Despite being unable to buy a basket for much of the game, LAC hung tough in a tough road game and gave themselves a chance to win before ultimately coming up short. Let’s try to unpack all of that and assign some Clippers vs Jazz player grades.

The big question I’m asking myself when evaluating this game is how to weigh things that you can’t control vs things that you can control. Of course, from the perspective of a coach or player on the team, you have to focus on what you can control. Run your stuff, get good shots, don’t worry if the result is a make or a miss. Process over results. That said, results are undeniably important, and the Clippers’ results tonight–both on a possession-by-possession basis and on the final scoreboard–came up short. I’ll try to balance that a bit here.

If you missed it with the New Year’s holiday, check out my progress reports for each Clipper following the team’s five December games. I averaged their postgame grades from each contest, then adjusted if necessary.

Clippers Starter Grades

Patrick Beverley: B. For I think the first time this season, Bev went an entire game without being pulled early due to foul trouble. He ended up with 3 fouls in his 28 minutes and was somehow +21 in a game the Clippers lost by 6. A lot of that is just statistical noise involving when the team did and didn’t hit their shots, but I actually didn’t like Ty Lue’s choice to bring Lou Williams in very early in the third to boost the team’s offense, marooning Pat on the bench for almost 14 minutes of game time. I thought he deserved a chance to impact the game more.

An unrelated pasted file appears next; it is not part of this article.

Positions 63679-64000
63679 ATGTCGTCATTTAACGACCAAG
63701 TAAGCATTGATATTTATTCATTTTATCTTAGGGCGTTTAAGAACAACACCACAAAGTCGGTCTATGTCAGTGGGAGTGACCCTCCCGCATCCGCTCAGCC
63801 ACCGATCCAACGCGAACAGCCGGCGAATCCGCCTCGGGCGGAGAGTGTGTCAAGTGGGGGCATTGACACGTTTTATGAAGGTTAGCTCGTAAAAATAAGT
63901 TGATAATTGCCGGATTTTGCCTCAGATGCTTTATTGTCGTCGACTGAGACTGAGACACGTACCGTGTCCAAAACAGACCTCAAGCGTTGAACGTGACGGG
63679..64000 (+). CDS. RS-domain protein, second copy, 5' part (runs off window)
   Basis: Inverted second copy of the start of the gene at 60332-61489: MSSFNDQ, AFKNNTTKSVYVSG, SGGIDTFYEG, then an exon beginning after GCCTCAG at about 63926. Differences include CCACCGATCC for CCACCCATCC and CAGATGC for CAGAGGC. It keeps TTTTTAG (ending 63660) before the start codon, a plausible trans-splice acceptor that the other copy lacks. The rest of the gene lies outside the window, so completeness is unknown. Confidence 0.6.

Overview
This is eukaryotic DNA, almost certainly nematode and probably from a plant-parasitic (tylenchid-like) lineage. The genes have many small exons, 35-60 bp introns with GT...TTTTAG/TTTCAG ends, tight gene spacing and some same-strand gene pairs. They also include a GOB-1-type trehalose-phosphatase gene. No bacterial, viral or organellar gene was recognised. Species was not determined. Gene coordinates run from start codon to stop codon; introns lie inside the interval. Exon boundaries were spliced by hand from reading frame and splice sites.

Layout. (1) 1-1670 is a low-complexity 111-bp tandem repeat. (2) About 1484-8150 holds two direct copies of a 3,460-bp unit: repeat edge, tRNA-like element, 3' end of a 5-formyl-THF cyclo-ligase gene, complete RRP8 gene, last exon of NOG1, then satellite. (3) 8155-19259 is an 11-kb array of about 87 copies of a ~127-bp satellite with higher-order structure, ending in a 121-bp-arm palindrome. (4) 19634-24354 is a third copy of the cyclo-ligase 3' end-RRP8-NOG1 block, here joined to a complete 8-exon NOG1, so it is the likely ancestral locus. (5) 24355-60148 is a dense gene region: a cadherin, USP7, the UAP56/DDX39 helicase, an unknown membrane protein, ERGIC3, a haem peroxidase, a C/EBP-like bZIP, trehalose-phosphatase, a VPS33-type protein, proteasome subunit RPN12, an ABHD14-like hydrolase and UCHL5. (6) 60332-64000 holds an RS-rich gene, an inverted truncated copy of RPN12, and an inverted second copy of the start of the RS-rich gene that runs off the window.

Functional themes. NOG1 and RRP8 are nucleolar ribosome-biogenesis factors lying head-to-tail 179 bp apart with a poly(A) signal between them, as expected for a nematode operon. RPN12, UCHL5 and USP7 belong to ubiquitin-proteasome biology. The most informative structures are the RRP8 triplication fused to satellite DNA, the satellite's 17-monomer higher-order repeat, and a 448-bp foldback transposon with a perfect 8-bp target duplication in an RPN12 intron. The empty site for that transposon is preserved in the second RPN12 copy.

Paul George: B+. This is the trickiest one for me. PG simply couldn’t buy a bucket until a flurry of late threes to keep the Clippers’ hopes faintly alive, and if he had even an average night shooting the basketball (not just from deep–he was 1-9 inside the arc) LAC would have had the upper hand. But he can’t control the bounces of the rim, and he excelled at everything in his control. He was clearly a leader last night, both by voice and example, as he responded to the team’s first-half offensive struggles by putting together one of the best individual defensive halves I have ever seen in the NBA. At the end of the day, it’s hard to knock 25 points, 8 rebounds, 4 assists, 6 steals, and a block. I just wish he had made a few more shots and avoided some carelessness that resulted in 5 turnovers. This might be one of the best “off nights” I’ve seen from a superstar.

Kawhi Leonard: A-. I was actually less impressed with Kawhi than PG tonight, as George’s effort defensively in the face of the team’s struggles was the main reason why they were able to stay within punching distance. But when it came to actually producing offense, Leonard was the guy. On a night where the Clippers made just 33 shots, Kawhi was responsible for 17 with 8 made field goals and 9 assists. He struggled in his own right, shooting 6-15 inside the arc with a bunch of routine shots rimming out, but a career-best 16 rebounds, 3 blocks, and 9 assists to 0 turnovers… he scrapped out an impressive performance despite his struggles.

Nicolas Batum: B. I thought it was a pedestrian night for Batum, though this grade is probably partially due to the expectation curve for him shifting due to his impactful performances early on. He finished with 9 points and 7 rebounds, playing an important part in LAC’s defense during their successful moments and smartly drawing two fouls on three-point attempts to earn points when the Clippers could otherwise not buy a bucket. But I think the team missed Marcus Morris tonight, really needing another player who could pack a punch as a scorer without exposing the team’s defense.

Serge Ibaka: B-. I didn’t think Ibaka was great tonight on either end, and while it falls squarely in the “things you can’t control” column, it really hurt the Clippers that their stretch 5 missed a bunch of open threes tonight, allowing the league’s best rim protector in Rudy Gobert to stay home and swallow up much of the team’s offense in the paint.